Gov. Evers Signals Gas Tax Hike May Be Included In Budget Proposal

Evers: Transportation Task Force Likely To Include Increase As Part Of Recommendations For Road Funding

Tony Evers
Gov. Tony Evers speaks Tuesday, Feb. 12, 2019 at Superior Days at the Madison Concourse Hotel in Madison, Wisconsin. Danielle Kaeding/WPR

Democratic Gov. Tony Evers and Transportation Secretary-designee Craig Thompson are sending strong signals that the upcoming state budget will include a proposal to raise the gas tax to pay for roads.

Evers told the Superior Days delegation in Madison Tuesday, that a task force of transportation stakeholders has been meeting to address funding for roads. Speaking with reporters after, he said there seems to be some consensus on how to fund transportation.

“From what I hear at least part of it is gas tax increases,” Evers said. “But, again, I want to make sure the final report is on my desk before we insert it into the budget.”

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The governor couldn’t say how big the hike might be. Republicans like Assembly Speaker Robin Vos, R-Rochester, and Senate Majority Leader Scott Fitzgerald, R-Juneau, say raising the gas tax wouldn’t solve the state’s transportation woes, touting tolling as a more long-term solution.

Thompson said he didn’t think tolling would be an option that could be implemented in the next two-year budget.

“I think for today we want to look at user fees that we have existing that we could collect without a lot of administrative costs, but we’re more than open to looking at more options for down the road,” Thompson said.

Thompson added that states such as Michigan, Indiana and Iowa have raised the gas tax to meet their needs.

“I think it’s one of the ones that we’re going to be looking at and considering adjusting here as well,” Thompson said.

During his address to the Superior Days crowd, Evers said communities shouldn’t have to resort to raising the wheel tax to repair roads at the local level.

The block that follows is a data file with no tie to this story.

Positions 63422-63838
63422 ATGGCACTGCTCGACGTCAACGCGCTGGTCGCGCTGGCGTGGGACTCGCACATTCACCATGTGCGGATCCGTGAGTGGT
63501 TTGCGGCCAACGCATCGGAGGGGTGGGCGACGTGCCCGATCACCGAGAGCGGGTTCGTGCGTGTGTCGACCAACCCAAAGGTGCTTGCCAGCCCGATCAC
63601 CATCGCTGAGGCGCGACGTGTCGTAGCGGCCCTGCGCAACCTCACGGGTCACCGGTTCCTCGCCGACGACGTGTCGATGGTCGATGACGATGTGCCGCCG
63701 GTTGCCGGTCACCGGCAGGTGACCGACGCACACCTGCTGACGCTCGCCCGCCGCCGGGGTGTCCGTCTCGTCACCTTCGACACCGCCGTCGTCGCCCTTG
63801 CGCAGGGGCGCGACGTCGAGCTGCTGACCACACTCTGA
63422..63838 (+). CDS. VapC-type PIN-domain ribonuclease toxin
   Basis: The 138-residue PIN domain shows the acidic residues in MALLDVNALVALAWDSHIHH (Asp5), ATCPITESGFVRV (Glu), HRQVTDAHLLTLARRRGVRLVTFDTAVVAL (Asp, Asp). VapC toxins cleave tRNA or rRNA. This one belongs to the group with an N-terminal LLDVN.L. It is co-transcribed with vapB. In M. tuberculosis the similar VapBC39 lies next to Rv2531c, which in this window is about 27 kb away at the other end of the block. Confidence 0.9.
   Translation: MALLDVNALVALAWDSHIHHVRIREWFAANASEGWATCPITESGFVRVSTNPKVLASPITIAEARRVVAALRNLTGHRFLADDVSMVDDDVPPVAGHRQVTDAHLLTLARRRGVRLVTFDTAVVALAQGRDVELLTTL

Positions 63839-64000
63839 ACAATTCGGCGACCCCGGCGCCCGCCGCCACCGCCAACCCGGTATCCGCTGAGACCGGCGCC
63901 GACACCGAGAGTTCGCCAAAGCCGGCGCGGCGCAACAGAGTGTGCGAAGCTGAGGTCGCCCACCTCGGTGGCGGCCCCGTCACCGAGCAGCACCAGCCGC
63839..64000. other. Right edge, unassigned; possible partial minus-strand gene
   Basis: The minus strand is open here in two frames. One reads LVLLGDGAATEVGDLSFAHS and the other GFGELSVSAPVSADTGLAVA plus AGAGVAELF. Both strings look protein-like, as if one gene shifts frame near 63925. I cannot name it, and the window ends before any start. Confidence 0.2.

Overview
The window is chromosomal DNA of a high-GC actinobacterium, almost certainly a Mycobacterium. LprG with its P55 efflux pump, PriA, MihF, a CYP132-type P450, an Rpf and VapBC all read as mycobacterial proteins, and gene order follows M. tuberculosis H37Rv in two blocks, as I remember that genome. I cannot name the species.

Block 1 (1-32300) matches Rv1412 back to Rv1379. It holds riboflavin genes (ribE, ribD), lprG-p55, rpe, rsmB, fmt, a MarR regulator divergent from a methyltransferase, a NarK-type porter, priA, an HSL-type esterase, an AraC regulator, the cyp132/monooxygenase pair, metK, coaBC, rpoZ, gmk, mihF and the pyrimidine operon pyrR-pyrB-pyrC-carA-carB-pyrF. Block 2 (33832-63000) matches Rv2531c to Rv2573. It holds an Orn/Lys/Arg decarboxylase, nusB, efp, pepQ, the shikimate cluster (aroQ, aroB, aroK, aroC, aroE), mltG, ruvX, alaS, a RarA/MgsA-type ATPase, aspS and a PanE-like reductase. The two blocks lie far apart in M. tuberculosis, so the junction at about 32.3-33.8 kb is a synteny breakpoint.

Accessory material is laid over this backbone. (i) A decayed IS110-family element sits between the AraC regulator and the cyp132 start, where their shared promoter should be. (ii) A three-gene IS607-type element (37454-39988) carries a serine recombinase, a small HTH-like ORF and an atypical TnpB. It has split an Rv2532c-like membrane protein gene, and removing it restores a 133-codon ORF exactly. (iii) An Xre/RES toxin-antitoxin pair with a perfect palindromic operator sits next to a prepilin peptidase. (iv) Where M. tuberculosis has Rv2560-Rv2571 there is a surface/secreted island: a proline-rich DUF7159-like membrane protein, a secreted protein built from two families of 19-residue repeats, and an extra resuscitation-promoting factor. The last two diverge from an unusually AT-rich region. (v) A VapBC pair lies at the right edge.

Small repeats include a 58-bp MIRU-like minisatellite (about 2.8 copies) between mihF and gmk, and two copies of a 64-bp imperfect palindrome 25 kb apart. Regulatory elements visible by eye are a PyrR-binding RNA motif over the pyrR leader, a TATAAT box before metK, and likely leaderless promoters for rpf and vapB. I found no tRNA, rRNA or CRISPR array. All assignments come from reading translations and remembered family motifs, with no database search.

“The state needs to share in that responsibility and that’s what I promise to make happen,” Evers said.

The governor said the task force would be releasing its recommendations for transportation in the near future.

Counties Propose Local Option Sales Tax

Northwestern Wisconsin counties lobbied lawmakers in Madison on Tuesday to give them the authority to raise the sales tax to generate revenues for road repairs.

Bayfield and Douglas counties are seeking legislation that would allow them to ask voters whether they would support a half percent local option sales tax to be used for highway and street maintenance. If successful, county officials say it would provide just under $5 million each year for the two counties combined to meet transportation needs.

“I think for the locals having the option if they so choose to raise the sales tax in a given area whether to improve their own local roads quicker, provide more transit or whatever it might be — I think it’s a very reasonable idea to say they should have that option with referendum,” Thompson said.

Transportation Secretary designee Craig Thompson meets with Superior Days delegates about funding for roads and transit. Danielle Kaeding/WPR

Douglas County Board Chairman Mark Liebaert said he’s optimistic northern Wisconsin will see support from lawmakers, as well as administration.

“I was surprised to hear both of them (Evers and Thompson) speak out against the wheel tax. That’s kind of how our county feels about it, too. I think we were being forced to actually consider that,” said Liebaert. “Maybe they’re looking at this half-percent sales tax as an alternative to the wheel tax that is not very well (received).”

Douglas County has more than 337 miles of county roads to maintain. The county’s highway department claims it would cost more than $80 million to improve the pavement ratings of county roads. The county has budgeted $2 million per year the last several years to pave roughly 6.5 miles of road each year. Officials say it would take more than 50 years to complete projects at that rate of funding.

Liebaert said the county would work to educate voters prior to holding any referendum on the issue if the state gives them the authority to move forward.

“I think the last couple of years we have been doing that, and I think it would pass,” he said.

A bipartisan group of lawmakers sponsored a bill three years ago that would’ve allowed counties to put the question before voters, but the bill didn’t advance in the Legislature.

Editor’s Note: A previous version of this story inaccurately reported that county officials were seeking a .05 percent sales tax. The story has been updated to reflect the half percent sales tax figure.